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Week 11: Everyone Knows Your Mother Is a Witch

Five books down, one to go. This week, we start our final book of the season: Rivka Galchen’s Everyone Knows Your Mother Is a Witch.

Andrew Womack: Welcome back to another week of Camp ToB 2021! Here's what this all is: Each week of the summer, we're discussing a novel (selected by you, the readers), at the pace of two books a month. At the end of each month, you vote for one title as your favorite, and at the end of the summer, the community will pick one of the three favorites to advance to a berth in the 2022 Tournament of Books (ToB).

(FYI, the five books we read this summer that don't win may still qualify for the 2022 ToB's long or short lists.)

We're now down to our final novel of the season: Rivka Galchen's Everyone Knows Your Mother Is a Witch. And this week we're discussing the first half—through page 137—of the book. At this point in the story, we've met our hero—or is she a witch?—Katharina Kepler, who's living in 1618 Leonberg, Germany, and has been accused of witchery by Ursula Reinbold, who claims Katharina made her drink a potion that made her ill. We end the book's first half amidst the depositions for (and against) Katharina at her trial for witchcraft.

Our Activity Leader this week is Jessica Klahr. Jessica, please introduce yourself to our Campers!

Jessica Klahr: Hi, everyone! I've been following the ToB and now Camp ToB for several years, after first hearing about it on So Many Damn Books (my favorite books podcast). I've worked at Barnes & Noble in the East Bay of California on and off for eight years and currently work there one night a week to keep the awesome discount.

Andrew: Not gonna lie, I know a few people who have done this! So what do you spend that discount on?

Jessica: My preferred genre is literary fiction, specifically novels, but I also read short stories, memoirs, narrative nonfiction, and occasionally whatever the "hot" mystery/thriller of the moment is. Everyone Knows Your Mother Is a Witch was the book I was most looking forward to reading from the Camp ToB lineup so I'm excited that I get to discuss it on a platform like this.

Andrew: Me too! So far, what's your impression of the book?

Jessica: The style of storytelling pulled me in right away as it called to mind two of my favorite books of the last couple years. The formatting reminded me of Women Talking by Miriam Toews, with a scribe telling the story of another person or people. And the concept of women's problems being caused by another female in the community who is seen as being odd or morally misguided in some way reminded me of the main character at the beginning of Anna North's Outlawed. That being said, Katharina's story is all her own and she still feels completely in control of her narrative, even as we're hearing things secondhand through her neighbor and confidant, Simon.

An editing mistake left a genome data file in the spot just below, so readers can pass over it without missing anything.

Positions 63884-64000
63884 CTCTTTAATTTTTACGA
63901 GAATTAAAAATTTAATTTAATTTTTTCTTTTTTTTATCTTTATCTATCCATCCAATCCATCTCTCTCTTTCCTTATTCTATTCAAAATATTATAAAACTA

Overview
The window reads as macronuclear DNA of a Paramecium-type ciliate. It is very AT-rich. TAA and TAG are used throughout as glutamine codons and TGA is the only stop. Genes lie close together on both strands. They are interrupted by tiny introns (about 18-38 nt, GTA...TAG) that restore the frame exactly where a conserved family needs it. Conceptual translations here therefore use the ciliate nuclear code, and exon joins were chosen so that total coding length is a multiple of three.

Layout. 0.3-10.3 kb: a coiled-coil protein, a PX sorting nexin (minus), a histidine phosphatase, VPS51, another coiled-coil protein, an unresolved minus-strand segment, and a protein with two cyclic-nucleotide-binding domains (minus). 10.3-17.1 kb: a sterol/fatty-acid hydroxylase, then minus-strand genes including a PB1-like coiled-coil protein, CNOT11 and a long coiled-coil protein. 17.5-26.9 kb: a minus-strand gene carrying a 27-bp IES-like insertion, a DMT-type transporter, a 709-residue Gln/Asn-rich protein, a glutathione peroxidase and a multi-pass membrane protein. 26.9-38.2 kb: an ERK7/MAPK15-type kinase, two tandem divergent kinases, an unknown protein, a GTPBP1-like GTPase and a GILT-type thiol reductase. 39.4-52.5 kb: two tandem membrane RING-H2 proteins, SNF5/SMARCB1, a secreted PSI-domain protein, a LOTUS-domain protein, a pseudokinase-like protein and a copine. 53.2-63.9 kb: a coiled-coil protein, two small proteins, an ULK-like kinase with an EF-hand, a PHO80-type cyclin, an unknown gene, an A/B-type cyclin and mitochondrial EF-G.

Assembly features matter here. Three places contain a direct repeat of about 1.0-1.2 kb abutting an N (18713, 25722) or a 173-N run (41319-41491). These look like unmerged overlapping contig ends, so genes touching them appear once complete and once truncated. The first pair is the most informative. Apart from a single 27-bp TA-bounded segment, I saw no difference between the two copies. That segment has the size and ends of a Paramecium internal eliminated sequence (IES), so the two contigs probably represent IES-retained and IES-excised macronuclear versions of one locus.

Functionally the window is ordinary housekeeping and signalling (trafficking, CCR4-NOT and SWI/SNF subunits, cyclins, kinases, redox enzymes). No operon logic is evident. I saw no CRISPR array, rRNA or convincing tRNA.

Andrew: I have fallen for the character of Katharina—her snark, her wisdom, her fierce love for her children—and we're going to get into that in a bit. Though I'm curious to see how (or if) our hearing the novel through Simon's transcriptions (because Katharina cannot read or write), plays into the story at all. Any thoughts there?

Jessica: Her eccentricities set her far apart from the townspeople but also endear her more to the reader. I love how she speaks to her grandchildren as people worth hearing from (as they are) and the unabashed way she never strays from being her true self.

Andrew: Yes, there's a real theme of Katharina being in this predicament precisely because she doesn't adhere to town's standards in ways like that. Please continue!

Everyone Knows Your Mother Is a Witch goes wine tasting in northeastern California. Credit: Jessica Klahr.

Jessica: Through Simon's recording of Katharina's account, we can see the respect he has for her and the painstaking care he takes to state things in her own words for her. The fact that he takes the reins in his own chapters to share his point of view on the current happenings demonstrates this even more. There's a concentrated effort to keep their two perspectives separate, though we know they are both coming from Simon's hand. Of course some things may get lost in translation from mouth to paper, but if Katharina had the length of the text read aloud to her I think she would find it an accurate portrayal of her feelings.

Andrew: I like to think so as well. It feels true, both in the sense of the accuracy and realness of the story, as well as in the way that I don't feel we're being hoodwinked. At least I hope not!

So what do you think—is this a comedy? Or a tragedy? I feel like anything goes right now, but where do you think we're headed?

Jessica: So far I'd say it's a prime example of the mash-up genre tragicomedy. Katharina's circumstances are dire and discouraging at best, but her tone and observations about the people she encounters and the situations she finds herself in give the narration an undercurrent of humor.